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Preventing Pigeon Fever

By Sharon Spier
 
Q: My horses live at home, and I haul in for lessons with a trainer. There are unconfirmed rumors that a barn where I take riding lessons recently had a case of pigeon fever. Is my horse at risk of catching it if I take him to the barn for lessons, or could we bring it home and expose my other horses?  –Erin, Texas
 
 
A: I appreciate your concern about your horse contracting Corynebacterium pseudotuberculosis, the bacterium that causes pigeon fever. Fortunately, I believe there are some measures you can take to decrease the chance of transmission to your horse or other horses at your barn.
 
The bacteria are able to survive for long periods in soil (eight months or more), and transmission occurs by flies or through direct contact with contaminated soil or with pus from the disease’s characteristic abscesses. Many insects have been incriminated as vectors for transmitting the disease to horses, and study results have shown that Haematobia irritans (horn flies), Musca domestica (house flies), and Stomoxys calcitrans (stable flies) can act as mechanical vectors of this disease.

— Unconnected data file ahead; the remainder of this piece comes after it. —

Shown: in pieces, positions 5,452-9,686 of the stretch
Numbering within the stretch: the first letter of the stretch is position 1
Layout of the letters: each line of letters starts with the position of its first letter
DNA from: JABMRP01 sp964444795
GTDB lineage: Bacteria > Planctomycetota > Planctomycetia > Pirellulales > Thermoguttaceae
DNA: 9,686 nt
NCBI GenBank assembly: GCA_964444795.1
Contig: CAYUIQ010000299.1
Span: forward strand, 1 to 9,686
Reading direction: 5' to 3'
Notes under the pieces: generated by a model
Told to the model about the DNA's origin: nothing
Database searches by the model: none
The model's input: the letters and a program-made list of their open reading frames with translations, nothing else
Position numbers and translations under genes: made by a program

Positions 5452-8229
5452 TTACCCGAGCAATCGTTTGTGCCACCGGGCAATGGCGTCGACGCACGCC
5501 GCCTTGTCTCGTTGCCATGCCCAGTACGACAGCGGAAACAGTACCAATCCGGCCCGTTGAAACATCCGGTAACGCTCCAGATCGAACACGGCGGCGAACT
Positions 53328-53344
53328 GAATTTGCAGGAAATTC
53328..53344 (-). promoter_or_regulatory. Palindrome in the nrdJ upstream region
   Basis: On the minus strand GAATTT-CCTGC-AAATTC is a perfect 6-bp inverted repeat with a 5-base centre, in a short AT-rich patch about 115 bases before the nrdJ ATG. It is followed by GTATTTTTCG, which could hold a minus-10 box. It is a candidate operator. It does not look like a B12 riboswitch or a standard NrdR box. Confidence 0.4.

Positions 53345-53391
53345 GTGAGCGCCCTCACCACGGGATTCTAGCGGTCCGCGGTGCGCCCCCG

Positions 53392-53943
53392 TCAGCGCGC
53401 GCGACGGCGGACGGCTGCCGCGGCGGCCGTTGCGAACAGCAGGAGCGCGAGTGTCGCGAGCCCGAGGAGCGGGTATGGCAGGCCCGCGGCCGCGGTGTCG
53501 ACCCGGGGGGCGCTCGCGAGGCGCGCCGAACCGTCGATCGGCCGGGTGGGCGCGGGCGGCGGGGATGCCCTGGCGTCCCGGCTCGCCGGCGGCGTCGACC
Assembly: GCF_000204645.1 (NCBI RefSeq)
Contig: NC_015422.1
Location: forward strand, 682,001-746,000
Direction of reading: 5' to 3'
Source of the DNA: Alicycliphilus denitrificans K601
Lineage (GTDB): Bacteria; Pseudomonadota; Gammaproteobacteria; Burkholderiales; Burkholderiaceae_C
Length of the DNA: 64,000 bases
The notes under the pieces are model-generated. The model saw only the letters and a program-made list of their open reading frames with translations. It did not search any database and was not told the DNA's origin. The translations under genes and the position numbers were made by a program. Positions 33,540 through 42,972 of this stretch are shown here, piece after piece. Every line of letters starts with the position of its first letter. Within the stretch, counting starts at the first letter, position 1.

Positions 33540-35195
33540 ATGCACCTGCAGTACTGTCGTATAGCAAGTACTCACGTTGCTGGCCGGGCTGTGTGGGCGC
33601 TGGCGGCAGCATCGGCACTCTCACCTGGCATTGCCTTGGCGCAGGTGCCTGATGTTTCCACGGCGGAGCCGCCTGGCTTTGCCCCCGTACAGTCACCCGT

Where these abscesses appear on the body suggests that ventral midline dermatitis (open sores near the girth region caused by biting flies) is a predisposing cause of infection. Disease incidence fluctuates considerably from year to year, presumably due to herd immunity and environmental factors such rainfall and temperature. It is also seasonal, with the highest number of cases occurring during the dry months of the year, which are summer and fall in the southwestern United States, although cases may be seen all year. This disease can now be found in all regions of the country and has been reported in Mexico and Western Canada.
 
Biosecurity practices to limit the spread of C. pseudotuberculosis are aimed at reducing environmental contamination and spread via insects or fomites (transfer via inanimate objects). The bacterium is endemic (here to stay) in many regions of the world and is particularly able to survive in soil that’s contaminated with manure.
 
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